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In fact, he says, the most important thing is not any human knowledge, but what God knows: “anyone who loves God is known by Him.” And so Paul goes on and talks about everything is from God and going back to God, and we only exist because He has made it happen. And then he says, “it is not everyone, how- ever, who has this knowledge.” Some people don’t know this yet, and they still think of idols as real rivals to God; they have a weak conscience because they lack knowledge. Because of this, Paul says, those of us who have knowledge, those of us who know more, should not impose a stumbling-block on those who do not have knowledge. We should not seek to impose our knowledge on others because when we do, we wound their consciences.“ I don’t want to do that,” says Paul, “so if food is the reason they fall, I will never eat meat because I love each of them and I don’t want even one of them to fall.”
what age you were, no matter what you felt like you wanted to do or say with your life. And so when Jesus says, “Those who do the will of God are my mother and my brothers,” he’s not just saying, “Those who do the will of God are my favorite people;” he’s saying, “Those are the people that have the right to speak into my life.” I don’t think we should go all the way back in time to this ancient conception of the family. But I do think it’s vital that if we’re going to talk about a healthy faith being one that changes our hearts, then we should also talk about a healthy family being one that has the potential of changing our hearts. The vision Jesus holds out both for the biological family and our church family is that these relationships hold us accountable, change who we are. Jesus seems to think that we don’t just belong to a church in order to express what we believe along with other like- minded individuals, but that we belong to a church in order to make ourselves accountable to other mothers and fathers, brothers and sisters who have the right to speak into our lives and to make us different cre- ations than we would be otherwise. Just as I long for a faith that changes our hearts, I long for families that also change our hearts. Is it too much to hope for education that changes our hearts? After all, the Apostle Paul himself says at the beginning of 1 Corinthians 8 that “knowledge puffs up, but love builds up.” In fact there are seg- ments of the church that are still very suspicious of “book learning,” because there is the idea that those who get knowledge are most likely to become people who end up in love with their own wisdom and clev- erness and out of love with the Lord. When I went to seminary, many people jokingly called it “cemetery” and told me to not get too much book learning. Perhaps some of you have heard the same. I grew up Baptist, and I have a hunch that we had the same jokes as you, even if I did worship on the “wrong day.” ☺ At any rate, I would love to point you again to that passage in Paul where he says, “knowledge puffs up, but love builds up.” It’s really quite interesting where that appears — you know where Paul says that? In the section of 1 Corinthians where he’s talking about whether or not Christians should eat meat sacrificed to idols or not. He says, “knowledge puffs up, but love builds up. Anyone who claims to know some- thing does not yet have the necessary knowledge;” that’s an interesting phrase, isn’t it? He seems to be saying that “if you think you’re smart, you haven’t learned enough; you need more knowledge.”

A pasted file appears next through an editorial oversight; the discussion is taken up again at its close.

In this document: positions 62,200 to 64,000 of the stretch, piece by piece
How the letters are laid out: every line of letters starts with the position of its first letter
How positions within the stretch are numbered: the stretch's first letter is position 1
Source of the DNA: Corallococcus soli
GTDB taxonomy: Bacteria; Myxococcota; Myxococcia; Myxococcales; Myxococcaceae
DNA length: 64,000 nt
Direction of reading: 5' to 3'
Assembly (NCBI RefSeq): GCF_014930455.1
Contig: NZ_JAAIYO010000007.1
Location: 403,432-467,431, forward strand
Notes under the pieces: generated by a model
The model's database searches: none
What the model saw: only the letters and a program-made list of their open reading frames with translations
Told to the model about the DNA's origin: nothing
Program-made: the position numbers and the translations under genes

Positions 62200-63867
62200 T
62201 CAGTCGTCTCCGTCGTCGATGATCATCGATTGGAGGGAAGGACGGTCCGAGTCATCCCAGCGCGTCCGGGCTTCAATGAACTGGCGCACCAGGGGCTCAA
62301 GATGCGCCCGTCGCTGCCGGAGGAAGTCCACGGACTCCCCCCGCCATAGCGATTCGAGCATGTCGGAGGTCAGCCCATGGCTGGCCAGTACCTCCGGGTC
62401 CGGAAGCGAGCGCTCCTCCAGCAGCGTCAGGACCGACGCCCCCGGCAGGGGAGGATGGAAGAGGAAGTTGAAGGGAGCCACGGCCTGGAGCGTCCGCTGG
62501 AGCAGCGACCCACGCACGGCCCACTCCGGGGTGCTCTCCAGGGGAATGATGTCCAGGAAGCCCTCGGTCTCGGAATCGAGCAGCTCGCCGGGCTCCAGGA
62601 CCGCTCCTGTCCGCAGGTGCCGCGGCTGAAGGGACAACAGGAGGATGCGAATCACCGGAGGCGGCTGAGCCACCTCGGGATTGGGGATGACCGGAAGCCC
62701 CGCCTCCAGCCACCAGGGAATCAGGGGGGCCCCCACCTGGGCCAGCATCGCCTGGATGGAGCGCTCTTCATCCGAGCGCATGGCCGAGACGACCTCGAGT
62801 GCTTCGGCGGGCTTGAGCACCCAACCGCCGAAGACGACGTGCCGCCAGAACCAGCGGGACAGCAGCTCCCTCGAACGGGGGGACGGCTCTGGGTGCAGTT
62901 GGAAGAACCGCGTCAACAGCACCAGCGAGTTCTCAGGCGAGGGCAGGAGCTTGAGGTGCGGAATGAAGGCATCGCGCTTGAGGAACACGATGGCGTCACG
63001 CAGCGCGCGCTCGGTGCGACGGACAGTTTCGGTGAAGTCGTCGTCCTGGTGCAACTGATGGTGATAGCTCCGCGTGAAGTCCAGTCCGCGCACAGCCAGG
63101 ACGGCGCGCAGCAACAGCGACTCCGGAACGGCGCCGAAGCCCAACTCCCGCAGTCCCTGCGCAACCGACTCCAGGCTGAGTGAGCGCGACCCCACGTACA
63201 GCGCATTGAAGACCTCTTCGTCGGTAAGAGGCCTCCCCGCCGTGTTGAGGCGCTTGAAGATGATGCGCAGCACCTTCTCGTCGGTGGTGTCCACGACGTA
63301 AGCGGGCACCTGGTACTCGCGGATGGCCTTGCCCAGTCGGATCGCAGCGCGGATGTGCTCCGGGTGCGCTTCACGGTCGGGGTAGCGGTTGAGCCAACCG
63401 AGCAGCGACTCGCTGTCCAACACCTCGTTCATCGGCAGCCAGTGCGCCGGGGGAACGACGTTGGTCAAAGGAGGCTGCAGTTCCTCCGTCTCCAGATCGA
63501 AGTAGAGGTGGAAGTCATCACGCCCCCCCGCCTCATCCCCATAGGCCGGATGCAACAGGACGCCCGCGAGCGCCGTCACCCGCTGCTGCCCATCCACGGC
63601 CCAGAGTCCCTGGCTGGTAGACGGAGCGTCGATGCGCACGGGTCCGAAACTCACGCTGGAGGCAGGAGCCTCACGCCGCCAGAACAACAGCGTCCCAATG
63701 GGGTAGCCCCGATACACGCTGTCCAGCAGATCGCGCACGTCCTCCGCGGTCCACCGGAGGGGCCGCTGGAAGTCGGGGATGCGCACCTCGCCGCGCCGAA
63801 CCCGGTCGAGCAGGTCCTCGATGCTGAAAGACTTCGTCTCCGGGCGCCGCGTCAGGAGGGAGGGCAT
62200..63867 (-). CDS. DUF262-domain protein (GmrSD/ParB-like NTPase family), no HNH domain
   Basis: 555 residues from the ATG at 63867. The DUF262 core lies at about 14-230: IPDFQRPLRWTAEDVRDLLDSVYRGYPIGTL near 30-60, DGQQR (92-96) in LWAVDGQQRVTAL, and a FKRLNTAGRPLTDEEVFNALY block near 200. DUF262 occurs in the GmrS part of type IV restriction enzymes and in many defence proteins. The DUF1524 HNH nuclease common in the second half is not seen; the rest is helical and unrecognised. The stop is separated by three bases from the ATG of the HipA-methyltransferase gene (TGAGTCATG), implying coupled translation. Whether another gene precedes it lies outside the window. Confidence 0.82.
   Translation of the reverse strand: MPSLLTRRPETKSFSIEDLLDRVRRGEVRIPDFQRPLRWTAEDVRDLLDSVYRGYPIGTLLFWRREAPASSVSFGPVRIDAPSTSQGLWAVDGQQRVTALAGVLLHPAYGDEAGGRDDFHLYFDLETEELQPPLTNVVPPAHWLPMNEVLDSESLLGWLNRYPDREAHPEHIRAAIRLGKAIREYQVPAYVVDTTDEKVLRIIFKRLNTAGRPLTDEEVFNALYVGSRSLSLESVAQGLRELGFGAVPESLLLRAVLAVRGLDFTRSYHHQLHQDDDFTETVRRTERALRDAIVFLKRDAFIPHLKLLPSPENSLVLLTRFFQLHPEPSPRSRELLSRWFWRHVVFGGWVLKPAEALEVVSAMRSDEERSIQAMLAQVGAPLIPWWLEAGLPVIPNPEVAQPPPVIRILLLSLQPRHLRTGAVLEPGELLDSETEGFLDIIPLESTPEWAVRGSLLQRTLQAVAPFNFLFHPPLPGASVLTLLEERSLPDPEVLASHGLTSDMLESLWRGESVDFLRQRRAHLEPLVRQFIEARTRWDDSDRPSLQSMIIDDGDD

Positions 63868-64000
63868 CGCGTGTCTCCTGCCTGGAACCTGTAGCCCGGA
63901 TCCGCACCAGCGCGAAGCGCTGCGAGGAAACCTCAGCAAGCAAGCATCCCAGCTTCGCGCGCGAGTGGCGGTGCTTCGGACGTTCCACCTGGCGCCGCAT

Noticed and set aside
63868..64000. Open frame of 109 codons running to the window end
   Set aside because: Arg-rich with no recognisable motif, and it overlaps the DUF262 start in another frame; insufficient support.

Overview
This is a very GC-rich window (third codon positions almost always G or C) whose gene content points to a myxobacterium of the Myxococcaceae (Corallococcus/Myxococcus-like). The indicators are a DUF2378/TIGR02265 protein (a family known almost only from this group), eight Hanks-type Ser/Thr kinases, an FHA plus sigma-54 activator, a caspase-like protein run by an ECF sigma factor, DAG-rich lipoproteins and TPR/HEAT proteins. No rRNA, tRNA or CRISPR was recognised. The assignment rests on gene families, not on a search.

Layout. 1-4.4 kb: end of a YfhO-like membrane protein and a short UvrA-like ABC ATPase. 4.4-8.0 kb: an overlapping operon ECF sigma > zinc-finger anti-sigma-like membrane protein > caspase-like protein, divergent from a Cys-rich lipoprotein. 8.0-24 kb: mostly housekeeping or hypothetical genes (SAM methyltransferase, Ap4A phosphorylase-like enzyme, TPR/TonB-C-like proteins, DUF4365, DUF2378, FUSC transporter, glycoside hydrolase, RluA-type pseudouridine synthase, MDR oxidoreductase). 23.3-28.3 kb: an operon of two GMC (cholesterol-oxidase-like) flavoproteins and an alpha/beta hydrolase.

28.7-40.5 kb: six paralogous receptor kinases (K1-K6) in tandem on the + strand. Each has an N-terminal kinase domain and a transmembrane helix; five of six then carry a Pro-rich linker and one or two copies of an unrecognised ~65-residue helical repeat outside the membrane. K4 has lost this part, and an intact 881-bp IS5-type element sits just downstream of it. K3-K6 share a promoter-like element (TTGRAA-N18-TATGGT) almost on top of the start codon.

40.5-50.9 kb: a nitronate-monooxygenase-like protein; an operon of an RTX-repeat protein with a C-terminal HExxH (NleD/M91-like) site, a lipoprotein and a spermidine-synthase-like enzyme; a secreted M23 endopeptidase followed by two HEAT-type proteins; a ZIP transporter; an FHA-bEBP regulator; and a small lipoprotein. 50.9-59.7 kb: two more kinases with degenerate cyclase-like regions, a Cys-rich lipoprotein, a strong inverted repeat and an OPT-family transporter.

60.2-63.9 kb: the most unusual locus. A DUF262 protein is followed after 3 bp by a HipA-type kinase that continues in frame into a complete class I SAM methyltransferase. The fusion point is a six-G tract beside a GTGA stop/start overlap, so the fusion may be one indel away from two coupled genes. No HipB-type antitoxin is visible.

The smarter you are, the more you know you need Him.